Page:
Public Funding for Electoral Campaigns: How 27 States, Counties, and Municipalities Empower Small Donors and Curb the Power of Big Money in Politics

Public Funding for Electoral Campaigns: How 27 States, Counties, and Municipalities Empower Small Donors and Curb the Power of Big Money in Politics

June 28, 2017
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Decades of disastrous Supreme Court decisions have enabled wealthy individuals and corporations to have an outsized influence in our political system by allowing them to pour unlimited amounts of money into elections. Cities, counties, and states around the country have combatted this trend with innovative campaign finance reforms that provide public funding to qualified candidates.

Programs for public financing of elections provide limited public funds to help finance the campaigns of candidates who demonstrate popular support. These programs amplify the voices of local constituents while curbing the power of big money in elections. They accomplish this by reducing participating candidates’ reliance on large individual, corporate, and out-of jurisdiction donors, while providing incentives to reach out to constituents for small contributions.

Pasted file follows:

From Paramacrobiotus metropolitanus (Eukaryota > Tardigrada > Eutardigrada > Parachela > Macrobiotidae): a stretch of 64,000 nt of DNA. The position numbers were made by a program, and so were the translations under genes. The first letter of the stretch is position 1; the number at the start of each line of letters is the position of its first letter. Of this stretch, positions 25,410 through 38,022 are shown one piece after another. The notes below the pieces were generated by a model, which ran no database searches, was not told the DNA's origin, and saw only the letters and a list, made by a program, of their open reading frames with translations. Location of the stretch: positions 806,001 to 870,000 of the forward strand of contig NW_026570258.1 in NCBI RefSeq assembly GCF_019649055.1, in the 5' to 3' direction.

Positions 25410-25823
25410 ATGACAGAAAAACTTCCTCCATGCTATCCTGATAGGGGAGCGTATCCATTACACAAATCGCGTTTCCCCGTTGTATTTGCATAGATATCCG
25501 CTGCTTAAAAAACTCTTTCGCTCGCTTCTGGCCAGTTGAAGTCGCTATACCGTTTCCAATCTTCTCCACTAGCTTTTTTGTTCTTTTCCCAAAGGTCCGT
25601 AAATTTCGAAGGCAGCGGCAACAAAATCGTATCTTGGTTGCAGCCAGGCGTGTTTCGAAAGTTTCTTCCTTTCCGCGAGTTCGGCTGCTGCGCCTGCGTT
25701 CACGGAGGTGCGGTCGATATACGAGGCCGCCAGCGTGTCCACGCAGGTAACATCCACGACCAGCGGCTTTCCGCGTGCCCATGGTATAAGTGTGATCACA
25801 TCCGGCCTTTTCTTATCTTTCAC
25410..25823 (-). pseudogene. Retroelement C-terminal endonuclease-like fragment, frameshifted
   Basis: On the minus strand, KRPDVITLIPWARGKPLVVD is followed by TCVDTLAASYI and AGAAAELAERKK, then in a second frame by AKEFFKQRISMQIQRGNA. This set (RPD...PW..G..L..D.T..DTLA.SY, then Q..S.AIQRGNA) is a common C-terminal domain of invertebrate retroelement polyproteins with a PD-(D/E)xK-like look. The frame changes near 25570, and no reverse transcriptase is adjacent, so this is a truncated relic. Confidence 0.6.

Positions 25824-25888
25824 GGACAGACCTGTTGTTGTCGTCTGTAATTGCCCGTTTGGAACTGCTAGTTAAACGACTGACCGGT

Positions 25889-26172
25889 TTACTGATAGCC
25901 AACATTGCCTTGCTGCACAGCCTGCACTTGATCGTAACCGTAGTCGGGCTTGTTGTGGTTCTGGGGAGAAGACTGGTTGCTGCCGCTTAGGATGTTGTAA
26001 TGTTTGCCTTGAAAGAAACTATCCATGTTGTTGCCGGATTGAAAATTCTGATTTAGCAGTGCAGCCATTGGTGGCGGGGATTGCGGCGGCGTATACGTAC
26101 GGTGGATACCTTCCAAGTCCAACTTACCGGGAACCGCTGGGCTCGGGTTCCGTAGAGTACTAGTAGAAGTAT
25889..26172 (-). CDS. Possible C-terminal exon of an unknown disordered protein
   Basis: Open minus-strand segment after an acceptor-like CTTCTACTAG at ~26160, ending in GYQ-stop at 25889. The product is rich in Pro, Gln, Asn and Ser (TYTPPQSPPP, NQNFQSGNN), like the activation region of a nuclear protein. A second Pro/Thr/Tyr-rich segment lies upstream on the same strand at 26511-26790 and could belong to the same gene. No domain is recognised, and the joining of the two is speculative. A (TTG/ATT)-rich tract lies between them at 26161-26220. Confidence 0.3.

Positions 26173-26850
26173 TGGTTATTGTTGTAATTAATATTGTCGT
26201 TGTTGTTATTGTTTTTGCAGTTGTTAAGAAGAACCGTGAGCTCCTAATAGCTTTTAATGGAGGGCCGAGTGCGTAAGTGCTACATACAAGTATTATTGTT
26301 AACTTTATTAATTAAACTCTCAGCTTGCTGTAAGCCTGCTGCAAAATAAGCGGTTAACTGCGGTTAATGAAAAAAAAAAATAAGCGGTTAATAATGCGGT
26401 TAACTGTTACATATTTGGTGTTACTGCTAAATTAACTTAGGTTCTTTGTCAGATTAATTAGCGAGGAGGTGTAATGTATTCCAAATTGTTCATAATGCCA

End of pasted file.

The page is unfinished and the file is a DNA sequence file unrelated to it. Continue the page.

Today there are 27 active programs in states, counties, and cities across the country that provide public funds to candidates for political office.1 The oldest programs have been in place for more than 4 decades, while new systems are being proposed. These programs vary in basic design, the scope of the offices they cover, and the amount of funding they provide to candidates.

 
 
Benefits